Seasonal Affective Disorder (SAD)

Seasonal affective disorder also known as (SAD) or winter depression, comes and goes in a seasonal pattern. The symptoms often begin in the autumn as the days start to get shorter and darker.

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Symptoms:

Sleep problems, finding the need to sleep more, oversleeping and difficulty staying awake during the day. Early morning awakening or insomnia. Finding it hard to get up in the morning.

Lethargy or fatigue.

Overeating increased desire to eat carbohydrates to boost mood

Weight gain

Anxiety or feelings of tension.

Inability to deal with stress

Depression, low mood, feelings of worthlessness, persistent low mood, loss of pleasure in normal activities. Feelings of despair.

Winter illness.

Lowered immune system, more vulnerable in the winter months to catch infections or virus.

Loss of libido reduces sex drive or physical contact

 

When to seek help

For some people these symptoms can become very severe and have a significant impact on their daily activities, 21% of the UK population are affected to a lesser degree, this is called sub-syndrome, sad or winter blues.  8% or more have a more serious illness this is seasonal addictive disorder.

The National Institute for Health Care and Excellence (NICE) recommend that SAD should be treated in the same way as other types of depression.

Your doctor can carry out an assessment to check your mood, lifestyle, eating habits and sleeping patterns, plus look at any seasonal changes in your mood.

 

What Cause SAD?

There are several theories but the main theory, is lack of sunlight.

Production of melatium, this is the hormone that makes you feel sleepy with SAD it may produce higher levels.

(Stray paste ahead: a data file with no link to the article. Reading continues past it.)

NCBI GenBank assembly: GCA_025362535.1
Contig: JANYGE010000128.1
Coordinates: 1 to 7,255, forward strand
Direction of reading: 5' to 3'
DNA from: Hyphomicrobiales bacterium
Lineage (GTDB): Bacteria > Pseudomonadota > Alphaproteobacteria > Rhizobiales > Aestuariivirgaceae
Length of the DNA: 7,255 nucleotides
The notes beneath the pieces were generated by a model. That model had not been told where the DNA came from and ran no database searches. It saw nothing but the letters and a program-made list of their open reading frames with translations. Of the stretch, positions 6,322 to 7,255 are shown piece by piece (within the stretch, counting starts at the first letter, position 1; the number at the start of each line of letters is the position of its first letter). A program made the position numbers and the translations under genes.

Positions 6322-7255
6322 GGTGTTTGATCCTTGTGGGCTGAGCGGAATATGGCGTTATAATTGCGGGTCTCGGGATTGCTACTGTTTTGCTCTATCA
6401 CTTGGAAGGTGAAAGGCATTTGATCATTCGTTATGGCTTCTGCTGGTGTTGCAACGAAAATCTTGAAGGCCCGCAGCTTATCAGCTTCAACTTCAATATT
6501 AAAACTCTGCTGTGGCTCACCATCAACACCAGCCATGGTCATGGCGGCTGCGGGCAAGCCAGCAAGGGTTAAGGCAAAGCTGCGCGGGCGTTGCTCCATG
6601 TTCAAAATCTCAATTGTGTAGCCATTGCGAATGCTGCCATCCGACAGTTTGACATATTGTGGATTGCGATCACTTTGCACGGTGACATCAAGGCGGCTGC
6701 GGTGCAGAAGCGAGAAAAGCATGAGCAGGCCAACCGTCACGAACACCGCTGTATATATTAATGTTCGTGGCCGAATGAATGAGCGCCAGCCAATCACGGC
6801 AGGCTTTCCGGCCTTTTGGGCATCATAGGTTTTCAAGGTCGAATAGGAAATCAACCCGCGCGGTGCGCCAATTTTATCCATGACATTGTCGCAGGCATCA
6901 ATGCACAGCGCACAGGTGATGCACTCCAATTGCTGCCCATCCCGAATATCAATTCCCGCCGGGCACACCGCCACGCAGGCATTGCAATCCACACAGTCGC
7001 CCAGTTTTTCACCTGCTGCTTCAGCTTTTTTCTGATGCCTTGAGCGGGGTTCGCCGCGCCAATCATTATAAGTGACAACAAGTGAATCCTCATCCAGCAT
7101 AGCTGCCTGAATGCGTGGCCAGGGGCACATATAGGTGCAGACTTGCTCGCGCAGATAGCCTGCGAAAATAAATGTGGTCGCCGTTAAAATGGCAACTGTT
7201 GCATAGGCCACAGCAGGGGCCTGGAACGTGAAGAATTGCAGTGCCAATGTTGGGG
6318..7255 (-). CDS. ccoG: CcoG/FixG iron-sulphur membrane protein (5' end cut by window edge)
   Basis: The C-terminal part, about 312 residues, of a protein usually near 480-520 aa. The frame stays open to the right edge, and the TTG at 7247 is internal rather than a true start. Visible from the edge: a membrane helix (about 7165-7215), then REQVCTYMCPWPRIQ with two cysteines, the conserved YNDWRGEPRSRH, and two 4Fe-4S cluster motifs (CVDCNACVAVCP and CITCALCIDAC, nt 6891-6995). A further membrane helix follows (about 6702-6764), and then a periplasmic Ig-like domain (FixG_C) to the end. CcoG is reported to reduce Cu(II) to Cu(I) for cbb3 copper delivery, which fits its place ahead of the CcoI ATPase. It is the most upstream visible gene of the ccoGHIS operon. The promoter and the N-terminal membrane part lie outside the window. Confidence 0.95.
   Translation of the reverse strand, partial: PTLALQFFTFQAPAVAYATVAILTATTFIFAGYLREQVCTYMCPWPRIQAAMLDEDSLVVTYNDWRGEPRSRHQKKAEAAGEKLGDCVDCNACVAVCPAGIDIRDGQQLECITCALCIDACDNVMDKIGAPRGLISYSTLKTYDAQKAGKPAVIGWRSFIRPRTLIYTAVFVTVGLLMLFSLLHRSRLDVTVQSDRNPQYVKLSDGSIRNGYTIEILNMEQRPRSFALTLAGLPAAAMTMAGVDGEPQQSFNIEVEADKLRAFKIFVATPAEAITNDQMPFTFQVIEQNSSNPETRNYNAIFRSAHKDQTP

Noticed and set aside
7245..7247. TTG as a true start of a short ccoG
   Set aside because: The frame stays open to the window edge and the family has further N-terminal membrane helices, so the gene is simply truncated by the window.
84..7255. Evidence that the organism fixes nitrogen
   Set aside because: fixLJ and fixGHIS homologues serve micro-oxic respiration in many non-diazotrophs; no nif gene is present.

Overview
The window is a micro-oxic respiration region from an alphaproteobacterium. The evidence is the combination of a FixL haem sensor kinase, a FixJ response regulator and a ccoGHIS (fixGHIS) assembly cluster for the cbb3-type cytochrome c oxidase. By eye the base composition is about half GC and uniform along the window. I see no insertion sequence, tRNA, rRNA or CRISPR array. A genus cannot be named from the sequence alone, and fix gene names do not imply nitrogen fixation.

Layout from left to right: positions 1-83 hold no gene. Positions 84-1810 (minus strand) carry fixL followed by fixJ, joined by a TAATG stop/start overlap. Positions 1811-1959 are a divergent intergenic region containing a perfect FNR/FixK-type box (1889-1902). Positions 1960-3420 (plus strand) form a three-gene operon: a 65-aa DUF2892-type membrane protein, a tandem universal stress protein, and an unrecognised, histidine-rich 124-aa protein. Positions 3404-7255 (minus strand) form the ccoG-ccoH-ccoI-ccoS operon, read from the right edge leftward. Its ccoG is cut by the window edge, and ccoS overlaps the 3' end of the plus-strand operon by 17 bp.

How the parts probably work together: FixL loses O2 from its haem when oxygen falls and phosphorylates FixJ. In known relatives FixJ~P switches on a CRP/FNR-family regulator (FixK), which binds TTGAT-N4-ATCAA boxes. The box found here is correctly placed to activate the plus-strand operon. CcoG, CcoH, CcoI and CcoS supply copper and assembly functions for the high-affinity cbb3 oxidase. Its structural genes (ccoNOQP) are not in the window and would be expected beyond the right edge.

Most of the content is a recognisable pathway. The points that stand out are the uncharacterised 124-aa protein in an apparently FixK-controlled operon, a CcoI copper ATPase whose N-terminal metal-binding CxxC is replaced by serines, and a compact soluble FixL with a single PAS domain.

Production of serotonin

This is the hormone that affects the mood appetite and sleep patterns.  It is thought that with SAD or depression that people have lower levels of serototorin. Which is linked to feelings of depression.

Body’s internal clock (Circadian rhythm)

Your body uses sunlight, to time various important functions such as when you wake up so lower light levels during the winter may disrupt your body clock and lead to symptoms of sad.

Genes: Some people may be more vulnerable as a result of genes as in some situations it may run in families.

Treatments

Talking therapies e.g: Cognitive behavior therapy or counselling.

Antidepressants medication, these may include selective serotonin reuptake inhibitors, SSRI’s are the preferred choice as they increase the serotonin in the brain.

BE AWARE It can take up to six weeks for a medication to work and some come with side effects. You should continue to take the medication until you see your GP. Never abruptly stop medication it should always be gradually stopped.

Healthy eating, a balanced diet and healthy lifestyle can improve symptoms.

Some people use a light box which is thought to help lift the mood.

If you or a family member is experiencing symptoms of SAD, See you’re GP or go online there is plenty of useful resources which will help you. Please find some Charites below:

Reference: www.sad.org.uk

www.sada.org.uk

www.sad-lighthire.co.uk

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Claudette is a passionate campaigner and activist for mental health stigma and domestic abuse. She believes that everyone should be treated equally regardless of their disability or gender. She has diagnoses of Bipolar Disorder, endometriosis, Chronic Fatigue and Fibromyalgia. Claudette has a certificate in Management studies.  Her interests include beauty, makeup, animals politics, current affairs and social networking.

You can follow Claudette on Facebook, Twitter and Instagram.

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